Every Week is Shark Week at VIMS
For more than 30 years, the Discovery Channel’s "Shark Week" has captivated millions of television viewers with stories and footage of some of the ocean's most fascinating creatures. Here at VIMS, our students, faculty, and staff engage in "shark week" throughout the year as they work to unlock the many secrets these animals hold. They use their findings to address broader questions facing ocean ecosystems, such as how the number of apex predators impacts marine food webs.
Two VIMS scientists currently engaged in shark-related studies are PhD graduate students Dan Crear and Gail Schwieterman. They’re conducting their research in concert with our Shark Monitoring and Assessment Program, which includes the VIMS Longline Survey—the world's longest running fishery independent monitoring program for sharks, skates, and rays.
Is it hot in here, or is it just me?
Global climate change is altering coastal marine systems in many different ways, including increases in seawater temperatures, ocean acidity, and the number, size, and duration of low-oxygen “dead zones.” These environmental conditions are known to affect local fish, but quantifying how these changes will impact the species found in Chesapeake Bay and coastal waters can be tricky.
Both Schwieterman and Crear have been working for the past several years to understand how these changes might impact two local species of cartilaginous fishes in particular—sandbar sharks and clearnose skates.
After capturing individuals of these species in the shallow waters of Virginia’s seaside Eastern Shore, Schwieterman and Crear hold them in tanks at VIMS' Eastern Shore Laboratory in Wachapreague. From there, they transfer the animals to smaller tanks outfitted with various sensors, including accelerometers like those that help you navigate with a smartphone. By elevating water temperatures in these tanks and using respirometers to measure changes in the animals’ metabolism, they hope to be able to predict the extra energy these creatures will need for growth, reproduction, and seasonal migrations in a warmer world.
Schwieterman and Crear are also looking at hypoxia tolerances, or how much these animals might be affected by the low-oxygen events that are common in Chesapeake Bay and in Eastern Shore waters during the summer months. These experiments will help scientists better understand which species will be most impacted as dead zones continue to intensify.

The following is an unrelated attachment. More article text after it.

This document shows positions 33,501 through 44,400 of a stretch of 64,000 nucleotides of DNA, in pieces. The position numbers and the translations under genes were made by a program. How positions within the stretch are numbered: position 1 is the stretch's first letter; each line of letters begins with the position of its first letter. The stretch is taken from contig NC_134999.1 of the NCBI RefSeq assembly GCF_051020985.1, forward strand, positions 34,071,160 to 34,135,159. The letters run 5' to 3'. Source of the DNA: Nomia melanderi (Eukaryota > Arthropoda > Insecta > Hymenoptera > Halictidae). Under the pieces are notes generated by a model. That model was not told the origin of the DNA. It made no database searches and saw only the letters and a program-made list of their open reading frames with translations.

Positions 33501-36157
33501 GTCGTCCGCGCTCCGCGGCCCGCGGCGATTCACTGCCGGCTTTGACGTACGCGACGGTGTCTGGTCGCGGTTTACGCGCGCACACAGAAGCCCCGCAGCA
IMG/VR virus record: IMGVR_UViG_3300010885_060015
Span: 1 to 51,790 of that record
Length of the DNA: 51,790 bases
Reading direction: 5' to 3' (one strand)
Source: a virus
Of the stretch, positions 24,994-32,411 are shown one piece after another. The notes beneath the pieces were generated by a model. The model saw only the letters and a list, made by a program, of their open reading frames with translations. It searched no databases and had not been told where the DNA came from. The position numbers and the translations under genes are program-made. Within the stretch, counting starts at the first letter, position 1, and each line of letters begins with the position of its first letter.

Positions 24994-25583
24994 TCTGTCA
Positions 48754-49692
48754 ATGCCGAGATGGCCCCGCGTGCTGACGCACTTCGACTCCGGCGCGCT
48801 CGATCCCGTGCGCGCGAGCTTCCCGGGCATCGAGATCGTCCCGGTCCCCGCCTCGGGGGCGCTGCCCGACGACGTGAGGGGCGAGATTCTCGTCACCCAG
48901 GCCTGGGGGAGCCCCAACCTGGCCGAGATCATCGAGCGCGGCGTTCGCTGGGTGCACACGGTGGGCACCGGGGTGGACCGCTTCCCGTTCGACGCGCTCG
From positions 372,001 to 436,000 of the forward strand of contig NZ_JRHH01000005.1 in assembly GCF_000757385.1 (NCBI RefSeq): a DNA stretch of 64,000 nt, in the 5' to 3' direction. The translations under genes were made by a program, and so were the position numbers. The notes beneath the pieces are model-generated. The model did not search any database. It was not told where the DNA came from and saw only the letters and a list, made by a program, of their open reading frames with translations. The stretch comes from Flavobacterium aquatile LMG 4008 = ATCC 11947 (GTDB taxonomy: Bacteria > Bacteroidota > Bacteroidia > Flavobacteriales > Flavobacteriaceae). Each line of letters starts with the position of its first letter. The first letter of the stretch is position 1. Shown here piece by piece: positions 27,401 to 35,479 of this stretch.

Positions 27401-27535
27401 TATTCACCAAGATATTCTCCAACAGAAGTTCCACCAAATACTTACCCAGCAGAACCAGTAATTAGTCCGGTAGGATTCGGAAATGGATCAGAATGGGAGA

Catch and release
Large numbers of recreational anglers in Chesapeake Bay use catch-and-release methods to promote more sustainable fisheries. This is thought to be an especially effective strategy for sharks, which are long-lived animals with relatively low reproductive rates.
However, the fate of sharks following capture and release is poorly known. The process of capture is stressful, involving exercise, tissue trauma, and air exposure. These factors can cause chemical changes in the blood, which could negatively impact cardiac function and other bodily processes. If damage to a shark’s heart or other organs is so severe that it leads to death, the animal will of course not go on to reproduce and contribute to the population.
Schwieterman is studying heart function in three different species of elasmobranch fishes found in coastal Virginia (sandbar sharks, smooth dogfish, and clearnose skates) to see how it is impacted by the chemical changes that blood undergoes during capture and release. So far, it looks like each species responds to these changes differently. This finding suggests that future stock assessments should use species-specific values to account for post-release mortality, not the generic, shared values used in stock assessments today.